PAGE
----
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Developing Nations Stand Firm on Kyoto Protocol

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Developing countries on Wednesday warned against discarding the Kyoto Protocol and protested a Danish attempt to supersede it with a compromise text without consulting them.

Denmark is hosting the United Nations climate change talks.

"We have seen that developed country parties to the Kyoto Protocol are seeking to dismantle the protocol," which set binding emissions reduction targets for industrialized countries, said Nafie Ali Nafie, head of the Sudanese delegation, on behalf of the Group of 77 and China.

The group of developing nations is present at the high-level negotiations at the Copenhagen talks.

Nafie said developed countries intended to undermine the principle of "common but differentiated responsibilities" by throwing away the Kyoto Protocol.

He and representatives from the alliance of small island states in the talks stressed the need to maintain the two-track structure of negotiations of which the Kyoto Protocol is an essential instrument.

The two-track negotiation mechanism refers to the two working groups of the conference -- one is tasked with amending the Kyoto Protocol and another is with working out a long-term cooperative action.

The mechanism was established in the 2007 Bali Action Plan, under which developed countries should come up with emissions reduction targets for the second commitment period of the protocol after the first expires in 2012 and discuss how to help developing countries with their mitigation and adaptation efforts.

Ethiopian Prime Minister Males Zenawi, speaking on behalf of the African countries, said funding for adaption and mitigation should rise to US$100 billion a year by 2020.

He told delegates the funding should start by 2013 and reach 50billion dollars a year by 2015, with the funds allocated for adaption to vulnerable and poor countries and regions, such as Africa and small island states.

In the short term, Zenawi said, a start-up fund of US$10 billion a year for the 2010-2012 period should be established to address urgent needs of adaption and mitigation. He also suggested that 40 percent of the start-up funds should be earmarked for Africa.

Just before the start of the high-level negotiations, China and a number of other developing nations protested an attempt by the Danish presidency of the talks to put forward draft outcome texts without consulting other parties.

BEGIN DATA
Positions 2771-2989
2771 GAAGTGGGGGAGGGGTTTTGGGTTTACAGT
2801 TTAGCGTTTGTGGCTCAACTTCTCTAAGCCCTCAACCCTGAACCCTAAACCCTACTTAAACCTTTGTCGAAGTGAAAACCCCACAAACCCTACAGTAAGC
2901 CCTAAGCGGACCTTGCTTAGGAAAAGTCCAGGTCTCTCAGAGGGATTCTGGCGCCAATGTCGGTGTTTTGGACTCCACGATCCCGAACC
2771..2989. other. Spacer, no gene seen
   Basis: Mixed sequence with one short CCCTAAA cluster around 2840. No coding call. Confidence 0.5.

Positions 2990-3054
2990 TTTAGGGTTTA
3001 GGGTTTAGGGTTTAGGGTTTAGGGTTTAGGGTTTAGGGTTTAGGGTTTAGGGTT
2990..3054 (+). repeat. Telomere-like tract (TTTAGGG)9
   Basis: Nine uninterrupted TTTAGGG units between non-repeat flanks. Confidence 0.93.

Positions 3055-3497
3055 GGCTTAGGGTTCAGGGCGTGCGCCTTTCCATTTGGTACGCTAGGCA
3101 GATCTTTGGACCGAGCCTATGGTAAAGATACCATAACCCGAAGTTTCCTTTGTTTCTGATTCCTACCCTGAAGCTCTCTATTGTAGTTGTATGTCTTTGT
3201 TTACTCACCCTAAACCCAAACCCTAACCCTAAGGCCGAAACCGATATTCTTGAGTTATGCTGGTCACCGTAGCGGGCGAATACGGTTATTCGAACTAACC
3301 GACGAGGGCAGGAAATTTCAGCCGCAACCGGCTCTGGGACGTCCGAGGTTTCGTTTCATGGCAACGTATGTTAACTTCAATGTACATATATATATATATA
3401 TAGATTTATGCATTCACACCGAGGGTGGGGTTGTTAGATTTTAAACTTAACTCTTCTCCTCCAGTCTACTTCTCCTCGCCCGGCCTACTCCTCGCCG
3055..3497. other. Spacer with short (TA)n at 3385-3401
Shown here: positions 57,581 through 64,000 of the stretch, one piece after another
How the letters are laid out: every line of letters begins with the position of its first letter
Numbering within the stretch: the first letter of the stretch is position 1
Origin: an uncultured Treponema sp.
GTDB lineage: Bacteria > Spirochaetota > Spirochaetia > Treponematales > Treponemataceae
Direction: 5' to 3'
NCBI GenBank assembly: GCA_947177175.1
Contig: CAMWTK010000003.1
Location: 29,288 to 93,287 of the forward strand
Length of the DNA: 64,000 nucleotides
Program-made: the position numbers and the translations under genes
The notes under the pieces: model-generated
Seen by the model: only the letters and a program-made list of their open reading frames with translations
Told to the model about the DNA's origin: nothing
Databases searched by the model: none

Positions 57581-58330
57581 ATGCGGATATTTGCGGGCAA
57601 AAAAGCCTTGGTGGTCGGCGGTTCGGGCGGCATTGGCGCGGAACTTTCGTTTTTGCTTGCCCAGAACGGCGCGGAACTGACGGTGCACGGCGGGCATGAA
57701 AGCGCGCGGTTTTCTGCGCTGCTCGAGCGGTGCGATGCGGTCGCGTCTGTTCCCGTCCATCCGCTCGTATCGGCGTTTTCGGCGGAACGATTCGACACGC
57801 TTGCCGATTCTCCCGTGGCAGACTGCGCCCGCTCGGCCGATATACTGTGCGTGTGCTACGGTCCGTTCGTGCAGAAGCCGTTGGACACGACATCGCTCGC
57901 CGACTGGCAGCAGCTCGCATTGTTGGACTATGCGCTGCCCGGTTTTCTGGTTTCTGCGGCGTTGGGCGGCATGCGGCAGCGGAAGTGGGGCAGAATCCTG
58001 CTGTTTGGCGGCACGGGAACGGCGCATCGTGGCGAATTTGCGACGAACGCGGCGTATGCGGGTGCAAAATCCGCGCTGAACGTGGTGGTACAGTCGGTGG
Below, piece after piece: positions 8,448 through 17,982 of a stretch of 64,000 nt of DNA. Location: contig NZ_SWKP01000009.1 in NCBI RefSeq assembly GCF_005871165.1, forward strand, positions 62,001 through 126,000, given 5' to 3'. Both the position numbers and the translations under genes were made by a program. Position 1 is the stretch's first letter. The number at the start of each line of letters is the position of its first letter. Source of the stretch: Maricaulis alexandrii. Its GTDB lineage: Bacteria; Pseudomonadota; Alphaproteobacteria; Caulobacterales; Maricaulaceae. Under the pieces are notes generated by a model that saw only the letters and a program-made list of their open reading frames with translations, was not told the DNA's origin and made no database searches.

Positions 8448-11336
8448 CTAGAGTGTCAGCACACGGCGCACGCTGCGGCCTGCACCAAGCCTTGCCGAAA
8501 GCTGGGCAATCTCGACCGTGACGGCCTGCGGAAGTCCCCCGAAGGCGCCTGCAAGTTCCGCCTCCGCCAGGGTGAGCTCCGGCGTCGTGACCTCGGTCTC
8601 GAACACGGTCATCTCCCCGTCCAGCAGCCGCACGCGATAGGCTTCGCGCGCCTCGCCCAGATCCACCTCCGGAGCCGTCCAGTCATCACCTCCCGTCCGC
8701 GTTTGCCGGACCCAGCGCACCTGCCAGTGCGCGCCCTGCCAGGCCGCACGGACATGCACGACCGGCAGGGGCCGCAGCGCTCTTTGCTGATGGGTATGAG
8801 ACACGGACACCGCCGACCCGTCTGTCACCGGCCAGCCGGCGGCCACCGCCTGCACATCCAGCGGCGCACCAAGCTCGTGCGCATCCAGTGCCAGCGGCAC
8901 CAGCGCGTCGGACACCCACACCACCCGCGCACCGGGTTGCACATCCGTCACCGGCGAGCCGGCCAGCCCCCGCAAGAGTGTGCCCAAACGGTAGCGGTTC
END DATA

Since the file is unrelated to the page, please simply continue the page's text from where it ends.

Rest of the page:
"This is a party-driven process. You can't just put forward some texts from the sky," China's chief negotiator Su Wei said at the conference after an announcement by the Danish presidency on the draft.

It has been agreed that the only legitimate basis for discussion on the outcome of the Copenhagen talks will be the results of the work by the two working groups, Su said.

The move by the Danish presidency "would very much endanger a successful outcome in Copenhagen."

The texts also draw criticism from India, Brazil and other developing nations, but the top UN climate official, Yvo de Boer, tried to play down the Danish move.

The Danish presidency prepared the texts to "offer a tool that can facilitate the process of decision-making" as a number of critical issues still need to be resolved, he said.

"But ultimately it's up to the parties and governments that are represented here to decide what they want to use as the basis for their work," he told reporters.

Many countries are demanding a legally-binding climate treaty be reached in Copenhagen, but divisions between developed and developing nations, mainly over emissions reduction and financing, is eroding chances of such a deal.

World leaders are arriving in Copenhagen to endorse efforts to reach a deal. Danish Prime Minister Lars Lokke Rasmussen has replaced Danish Minister Connie Hedegaard as president of the UN climate talks for the final summit starting later this week.

(Xinhua News Agency December 17, 2009)